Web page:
- The 27.80-m-long boat can achieve a maximum speed of 45 knots. It is equipped with two diesel engines and will have an endurance of 500 nautical miles. It is also fitted with state-of-the-art communication and navigational equipment.
- The interceptor boat is capable of undertaking multifarious tasks such as surveillance, interdiction, search and rescue and coordinated operations with sea and air units, sources said.
Fast Patrol Vessels ARUSH for Coast guard
- The Indian Coast Guard ship ‘Arush’, the seventeenth in the series of twenty Fast Patrol Vessels (FPVs) was recently commissioned at Kochi. It is designed and built by M/s Cochin Shipyard Limited.
Indian Coast Guard ship ‘Shaurya’ commissioned in Goa
Indian Coast Guard ship “Shaurya”, the fifth in the series of six 105-metre offshore patrol vessels (OPVs), was recently commissioned in Goa.
- The OPV, which draws 2,350 tonne and is propelled by 9100 kilowatt diesel engine, has been designed and built indigenously by Goa Shipyard Ltd and is fitted with state-of-the-art navigation and communication equipment, sensors and machineries.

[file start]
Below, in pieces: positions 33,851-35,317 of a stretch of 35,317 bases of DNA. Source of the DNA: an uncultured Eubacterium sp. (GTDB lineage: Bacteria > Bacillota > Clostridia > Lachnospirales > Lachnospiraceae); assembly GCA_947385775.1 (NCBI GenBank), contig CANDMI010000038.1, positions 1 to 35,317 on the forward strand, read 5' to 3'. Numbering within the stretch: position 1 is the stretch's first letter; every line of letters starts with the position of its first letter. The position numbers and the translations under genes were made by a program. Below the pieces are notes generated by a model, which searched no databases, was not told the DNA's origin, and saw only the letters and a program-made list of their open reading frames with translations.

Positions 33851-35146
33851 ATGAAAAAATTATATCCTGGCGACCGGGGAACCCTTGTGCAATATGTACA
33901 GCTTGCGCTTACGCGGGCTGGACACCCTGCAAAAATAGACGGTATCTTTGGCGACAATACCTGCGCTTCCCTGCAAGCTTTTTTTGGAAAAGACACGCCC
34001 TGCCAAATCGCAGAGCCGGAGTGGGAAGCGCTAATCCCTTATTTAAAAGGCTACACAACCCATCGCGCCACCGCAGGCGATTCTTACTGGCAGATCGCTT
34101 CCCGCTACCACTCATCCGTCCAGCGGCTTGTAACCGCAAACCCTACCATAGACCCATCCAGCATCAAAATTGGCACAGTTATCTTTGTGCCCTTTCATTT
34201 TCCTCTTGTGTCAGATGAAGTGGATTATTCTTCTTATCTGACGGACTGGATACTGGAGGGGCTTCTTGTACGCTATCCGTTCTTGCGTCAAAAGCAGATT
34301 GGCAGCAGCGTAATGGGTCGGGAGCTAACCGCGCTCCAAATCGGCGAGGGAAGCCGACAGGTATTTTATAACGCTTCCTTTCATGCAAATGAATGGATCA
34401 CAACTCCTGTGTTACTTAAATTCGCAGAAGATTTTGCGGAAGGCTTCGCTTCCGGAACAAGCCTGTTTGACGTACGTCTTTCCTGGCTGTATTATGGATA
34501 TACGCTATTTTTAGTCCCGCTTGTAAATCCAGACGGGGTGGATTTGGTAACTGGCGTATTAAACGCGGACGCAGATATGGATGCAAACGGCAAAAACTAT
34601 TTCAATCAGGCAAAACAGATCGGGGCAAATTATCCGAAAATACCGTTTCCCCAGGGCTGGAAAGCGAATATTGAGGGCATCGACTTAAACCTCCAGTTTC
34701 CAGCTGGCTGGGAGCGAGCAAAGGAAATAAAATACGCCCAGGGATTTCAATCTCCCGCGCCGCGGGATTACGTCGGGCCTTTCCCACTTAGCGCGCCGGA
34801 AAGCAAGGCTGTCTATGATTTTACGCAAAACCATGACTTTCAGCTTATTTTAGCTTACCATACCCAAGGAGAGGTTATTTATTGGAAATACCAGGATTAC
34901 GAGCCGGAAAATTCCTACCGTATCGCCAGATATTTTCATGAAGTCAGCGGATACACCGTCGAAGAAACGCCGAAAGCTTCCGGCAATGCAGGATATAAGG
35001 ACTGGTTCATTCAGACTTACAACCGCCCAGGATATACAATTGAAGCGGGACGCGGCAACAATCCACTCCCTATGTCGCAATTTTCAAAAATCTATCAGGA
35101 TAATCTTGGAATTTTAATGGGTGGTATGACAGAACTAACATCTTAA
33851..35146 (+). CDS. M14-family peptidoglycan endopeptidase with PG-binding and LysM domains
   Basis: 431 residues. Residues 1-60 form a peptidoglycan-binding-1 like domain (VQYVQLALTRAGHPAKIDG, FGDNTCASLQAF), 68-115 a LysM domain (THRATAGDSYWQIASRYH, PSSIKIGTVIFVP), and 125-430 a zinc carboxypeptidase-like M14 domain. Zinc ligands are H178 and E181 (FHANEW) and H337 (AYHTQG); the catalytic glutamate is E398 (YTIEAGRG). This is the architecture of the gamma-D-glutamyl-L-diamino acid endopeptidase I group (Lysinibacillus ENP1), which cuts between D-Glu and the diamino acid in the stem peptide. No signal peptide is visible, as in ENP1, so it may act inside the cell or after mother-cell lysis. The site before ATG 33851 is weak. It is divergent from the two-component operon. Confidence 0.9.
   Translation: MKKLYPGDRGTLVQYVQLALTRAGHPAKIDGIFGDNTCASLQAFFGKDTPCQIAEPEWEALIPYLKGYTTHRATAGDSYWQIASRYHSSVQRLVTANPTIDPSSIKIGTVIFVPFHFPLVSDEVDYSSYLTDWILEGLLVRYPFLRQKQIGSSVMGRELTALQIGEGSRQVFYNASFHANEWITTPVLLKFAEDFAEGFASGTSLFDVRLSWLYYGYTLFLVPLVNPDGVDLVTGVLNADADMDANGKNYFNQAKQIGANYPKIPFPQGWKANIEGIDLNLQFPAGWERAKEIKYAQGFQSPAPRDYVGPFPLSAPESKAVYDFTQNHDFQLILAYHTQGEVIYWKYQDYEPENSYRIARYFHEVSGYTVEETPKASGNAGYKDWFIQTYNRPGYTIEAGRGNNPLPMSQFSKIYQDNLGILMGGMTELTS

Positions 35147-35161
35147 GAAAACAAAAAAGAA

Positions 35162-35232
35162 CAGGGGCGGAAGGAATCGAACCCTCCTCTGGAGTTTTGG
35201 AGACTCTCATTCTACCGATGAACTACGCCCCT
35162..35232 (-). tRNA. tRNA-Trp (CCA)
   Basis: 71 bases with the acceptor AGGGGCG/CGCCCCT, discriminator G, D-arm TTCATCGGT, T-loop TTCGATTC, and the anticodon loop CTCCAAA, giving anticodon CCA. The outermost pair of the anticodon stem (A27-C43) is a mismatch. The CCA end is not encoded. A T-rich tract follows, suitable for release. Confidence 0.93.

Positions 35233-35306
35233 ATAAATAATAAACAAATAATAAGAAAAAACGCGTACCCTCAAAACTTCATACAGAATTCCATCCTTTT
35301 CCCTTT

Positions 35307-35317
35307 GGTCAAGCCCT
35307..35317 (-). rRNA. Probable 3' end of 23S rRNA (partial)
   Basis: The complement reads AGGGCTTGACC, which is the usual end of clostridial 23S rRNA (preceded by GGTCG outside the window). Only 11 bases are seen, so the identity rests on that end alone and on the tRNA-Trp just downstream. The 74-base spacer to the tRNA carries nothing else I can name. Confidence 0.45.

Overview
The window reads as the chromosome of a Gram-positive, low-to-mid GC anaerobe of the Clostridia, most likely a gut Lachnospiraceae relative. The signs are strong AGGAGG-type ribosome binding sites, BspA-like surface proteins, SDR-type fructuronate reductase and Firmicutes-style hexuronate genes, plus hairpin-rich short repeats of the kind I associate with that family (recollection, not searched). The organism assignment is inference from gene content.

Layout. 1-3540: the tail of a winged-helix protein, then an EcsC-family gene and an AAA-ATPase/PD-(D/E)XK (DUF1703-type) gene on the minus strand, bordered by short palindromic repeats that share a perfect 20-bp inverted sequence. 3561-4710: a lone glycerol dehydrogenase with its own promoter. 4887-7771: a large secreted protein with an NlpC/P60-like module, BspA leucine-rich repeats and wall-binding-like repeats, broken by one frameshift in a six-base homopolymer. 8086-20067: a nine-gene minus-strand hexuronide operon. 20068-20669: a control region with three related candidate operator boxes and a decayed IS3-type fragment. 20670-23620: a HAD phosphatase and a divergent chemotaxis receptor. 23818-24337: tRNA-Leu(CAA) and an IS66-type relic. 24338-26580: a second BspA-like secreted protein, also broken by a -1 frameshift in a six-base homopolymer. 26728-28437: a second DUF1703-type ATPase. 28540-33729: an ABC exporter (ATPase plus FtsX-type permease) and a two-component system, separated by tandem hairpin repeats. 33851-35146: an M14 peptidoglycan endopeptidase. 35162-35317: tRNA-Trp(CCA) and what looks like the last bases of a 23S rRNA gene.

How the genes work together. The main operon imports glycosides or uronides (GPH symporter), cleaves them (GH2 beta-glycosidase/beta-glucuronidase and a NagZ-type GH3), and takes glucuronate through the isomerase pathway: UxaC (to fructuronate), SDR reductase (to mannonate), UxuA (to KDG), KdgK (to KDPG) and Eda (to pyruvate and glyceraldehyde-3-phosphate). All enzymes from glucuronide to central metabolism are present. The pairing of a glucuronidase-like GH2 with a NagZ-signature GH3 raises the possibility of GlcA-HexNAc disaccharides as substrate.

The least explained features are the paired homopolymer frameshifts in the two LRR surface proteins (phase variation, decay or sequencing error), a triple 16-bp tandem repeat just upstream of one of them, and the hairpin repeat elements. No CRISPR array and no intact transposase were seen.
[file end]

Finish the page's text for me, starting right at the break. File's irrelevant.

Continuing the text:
- The features include 30mm CRN 91 Naval Gun, integrated bridge system, integrated machinery control system, power management system and high-power external fire fighting system.
- The ship is designed to carry one twin engine light helicopter and five high-speed boats, including two quick reaction inflatable boats for swift boarding operations, search and rescue, law enforcement and maritime patrol. The ship is also capable of carrying pollution response equipment to contain oil spill at sea.
Central Marine Police Force
- The government has approved proposal to set up a Central Marine Police Force to protect sea, coasts, ports and vital institutions along 7,516-km national coastline. The detailed structure, operations and modalities of the force will be worked out in the coming weeks. The decision to have a central command for Marine Police elicited support from all ministers and officials from across states and Union territories participating in the marathon meeting.